As can been seen from the foregoing table, the deviation amounts to less than 3.5% fluctuation.
As shown in FIG. 10, in its preferred embodiment, the DC input winding 12 comprises seven mesh-connected coils 12M-12S. Transistor pairs 20M-20S are respectively connected to the taps between the coils 12M-12S. Each transistor pair 20M-20S comprises reverse polarity transistor pairs connected to a positive bus and a negative bus to which the DC input is connected. All of the transistors of like polarity are controlled by a separate control circuit in the manner described below. For example, an NPN transistor is connected to the negative bus and a PNP transistor is connected to the positive bus. Likewise, when using MOSFETs, the N channel should be connected to the negative bus and the P channel should be connected to the positive bus.
It is noted that in a mesh winding, like a DC machine with carbon brushes on a commutator, as the current is being transferred from one coil tap to the next, the coil between those taps undergoes a reversal of current direction. This results in an L di/dt voltage being developed across that coil and applied to the transistors 20M-20S. Hence, the reverse polarity transistor pairs 20M-20S are necessary. However, the mesh windings have the advantage that in the course of transferring the current from one tap to the next, the total magnetic field is significantly less disturbed. For example, in a twelve coil mesh-connected winding, the total magnetic field is disturbed only by one-fifth as much as the twelve coil star-connected winding.
Preferably, the mesh-connected winding 12 includes an odd number of taps so that there will be one ripple per transistor per cycle rather than one ripple per transistor pair that would occur with an even number of taps (i.e. diametrically opposing transistors turning ON at the same time).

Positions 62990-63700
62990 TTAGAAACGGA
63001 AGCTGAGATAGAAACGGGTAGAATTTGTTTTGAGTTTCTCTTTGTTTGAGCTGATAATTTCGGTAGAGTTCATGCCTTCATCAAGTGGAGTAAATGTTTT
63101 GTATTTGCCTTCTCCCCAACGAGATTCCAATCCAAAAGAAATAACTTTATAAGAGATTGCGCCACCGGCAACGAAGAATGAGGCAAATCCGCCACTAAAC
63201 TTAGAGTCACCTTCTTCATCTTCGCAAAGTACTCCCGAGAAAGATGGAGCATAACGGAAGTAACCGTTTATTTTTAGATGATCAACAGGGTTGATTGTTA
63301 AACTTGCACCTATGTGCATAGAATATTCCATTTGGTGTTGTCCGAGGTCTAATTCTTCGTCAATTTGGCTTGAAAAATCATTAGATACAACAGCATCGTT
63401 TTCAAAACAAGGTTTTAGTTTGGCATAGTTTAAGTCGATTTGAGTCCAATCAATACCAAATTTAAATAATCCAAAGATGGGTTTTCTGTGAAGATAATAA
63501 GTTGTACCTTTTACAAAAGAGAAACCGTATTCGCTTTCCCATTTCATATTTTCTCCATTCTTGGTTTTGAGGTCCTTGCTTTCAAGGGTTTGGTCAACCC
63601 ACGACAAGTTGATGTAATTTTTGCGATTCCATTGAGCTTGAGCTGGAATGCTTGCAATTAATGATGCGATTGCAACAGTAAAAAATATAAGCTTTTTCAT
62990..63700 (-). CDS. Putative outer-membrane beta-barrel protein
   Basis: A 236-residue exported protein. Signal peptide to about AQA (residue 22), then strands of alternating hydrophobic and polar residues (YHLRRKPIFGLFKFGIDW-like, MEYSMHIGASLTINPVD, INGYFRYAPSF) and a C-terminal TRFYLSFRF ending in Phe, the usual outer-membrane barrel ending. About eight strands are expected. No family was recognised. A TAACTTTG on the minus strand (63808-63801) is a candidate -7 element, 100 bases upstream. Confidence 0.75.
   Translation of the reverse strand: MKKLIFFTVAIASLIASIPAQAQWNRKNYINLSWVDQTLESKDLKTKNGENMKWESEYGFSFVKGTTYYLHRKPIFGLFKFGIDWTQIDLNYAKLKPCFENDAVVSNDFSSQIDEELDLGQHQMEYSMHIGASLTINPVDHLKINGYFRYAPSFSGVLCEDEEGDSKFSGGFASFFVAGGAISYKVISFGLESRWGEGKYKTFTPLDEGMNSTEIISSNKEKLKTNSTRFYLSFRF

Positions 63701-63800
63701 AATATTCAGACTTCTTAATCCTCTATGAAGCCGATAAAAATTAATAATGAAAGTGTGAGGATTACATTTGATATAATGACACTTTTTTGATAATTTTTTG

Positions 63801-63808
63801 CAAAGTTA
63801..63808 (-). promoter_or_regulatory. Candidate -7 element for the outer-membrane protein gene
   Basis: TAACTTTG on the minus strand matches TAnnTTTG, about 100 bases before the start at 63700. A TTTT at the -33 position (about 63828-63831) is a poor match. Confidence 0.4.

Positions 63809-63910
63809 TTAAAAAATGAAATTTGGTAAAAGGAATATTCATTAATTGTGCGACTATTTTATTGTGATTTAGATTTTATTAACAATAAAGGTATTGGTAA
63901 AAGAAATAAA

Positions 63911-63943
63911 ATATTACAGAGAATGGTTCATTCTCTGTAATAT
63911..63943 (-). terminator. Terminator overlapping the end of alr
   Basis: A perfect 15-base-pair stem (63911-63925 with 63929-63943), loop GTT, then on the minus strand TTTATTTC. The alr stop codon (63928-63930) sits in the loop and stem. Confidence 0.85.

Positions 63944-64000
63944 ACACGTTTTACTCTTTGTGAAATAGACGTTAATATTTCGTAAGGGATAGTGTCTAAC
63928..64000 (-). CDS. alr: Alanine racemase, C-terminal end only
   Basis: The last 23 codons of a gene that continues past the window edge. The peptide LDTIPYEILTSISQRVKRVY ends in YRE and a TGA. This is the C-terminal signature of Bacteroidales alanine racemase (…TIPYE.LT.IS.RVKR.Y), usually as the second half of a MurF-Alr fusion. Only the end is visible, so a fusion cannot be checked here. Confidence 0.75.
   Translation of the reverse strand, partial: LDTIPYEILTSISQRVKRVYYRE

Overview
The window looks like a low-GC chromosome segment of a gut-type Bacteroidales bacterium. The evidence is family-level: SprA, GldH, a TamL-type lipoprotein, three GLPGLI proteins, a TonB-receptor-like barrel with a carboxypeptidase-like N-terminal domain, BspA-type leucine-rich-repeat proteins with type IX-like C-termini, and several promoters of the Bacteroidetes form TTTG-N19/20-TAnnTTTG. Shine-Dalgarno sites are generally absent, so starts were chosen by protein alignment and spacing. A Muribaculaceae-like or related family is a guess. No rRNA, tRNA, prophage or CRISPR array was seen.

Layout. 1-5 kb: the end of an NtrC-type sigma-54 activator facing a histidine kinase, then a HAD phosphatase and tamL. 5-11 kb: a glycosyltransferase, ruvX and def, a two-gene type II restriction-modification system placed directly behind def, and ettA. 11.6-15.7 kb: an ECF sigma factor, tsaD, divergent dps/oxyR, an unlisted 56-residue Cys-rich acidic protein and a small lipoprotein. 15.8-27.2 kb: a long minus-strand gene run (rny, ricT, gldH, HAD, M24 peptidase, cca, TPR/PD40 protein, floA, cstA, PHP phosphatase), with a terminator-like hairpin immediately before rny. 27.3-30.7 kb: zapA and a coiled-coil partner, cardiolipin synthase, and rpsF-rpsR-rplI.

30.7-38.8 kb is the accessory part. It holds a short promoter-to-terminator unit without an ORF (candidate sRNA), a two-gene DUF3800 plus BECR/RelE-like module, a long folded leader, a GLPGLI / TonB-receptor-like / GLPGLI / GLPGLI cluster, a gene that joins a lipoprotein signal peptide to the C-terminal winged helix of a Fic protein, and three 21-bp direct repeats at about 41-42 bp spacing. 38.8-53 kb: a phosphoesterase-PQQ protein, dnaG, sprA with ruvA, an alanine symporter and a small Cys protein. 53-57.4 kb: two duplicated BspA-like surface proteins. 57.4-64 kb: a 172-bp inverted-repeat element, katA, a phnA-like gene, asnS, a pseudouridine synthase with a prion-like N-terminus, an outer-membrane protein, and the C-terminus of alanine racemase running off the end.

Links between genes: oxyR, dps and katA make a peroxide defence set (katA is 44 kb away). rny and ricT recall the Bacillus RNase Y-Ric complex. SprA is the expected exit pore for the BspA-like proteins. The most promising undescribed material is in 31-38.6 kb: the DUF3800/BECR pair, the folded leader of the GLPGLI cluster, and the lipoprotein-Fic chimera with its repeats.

For optimum sine wave output, the flux magnitude and rotational velocity of the magnetic field should be perfectly constant. To achieve this condition, the current fed into the stator should have the following functional form.
When conducting current from the positive DC bus to the stator, the current designated I1 in FIG. 10 should be: ##EQU1## units of angle, then ##EQU2## for a like number of units of angle. When a branch conducts current from the stator to the negative DC bus, the corresponding equations for the current shape should be: ##EQU3## followed by ##EQU4## where
and Nstart is the subdivision of the period in which node #2 first conducts current where there are NTotal subdivisions. The other node currents are merely phase shifted versions of this current where the phase shift is an appropriate integral multiple of αR increments.
FIGS. 12, 13 and 14 illustrate the resultant MMF magnitude and angle, normalized node currents and coil currents as a function of ωt for the seven coil mesh-connected inverter of FIG. 10 operated with the optimum sine function node currents. FIGS. 15, 16 and 17 illustrate the resultant MMF magnitude and angle, normalized node currents and coil currents as a function of ωt when the first two terms of a Taylor series expansion for the time varying sine function of its argument are employed. And FIGS. 18, 19 and 20 illustrate the resultant MMF magnitude and angle, normalized node currents and coil currents as a function of ωt when triangular-shaped current approximation is employed.
As shown in FIGS. 21-24, the control circuit that drives the 14 transistors of FIG. 10 comprises an analog portion and a digital portion which produces the triangular-shaped waveforms as shown in the timing diagram of FIG. 11. It is noted that the digital portion of the control circuit serves only to provide timing signal to the four demux chips used to distribute base current drive signals. Hence, the analog portion of the control circuit is described first and then the digital circuit is described.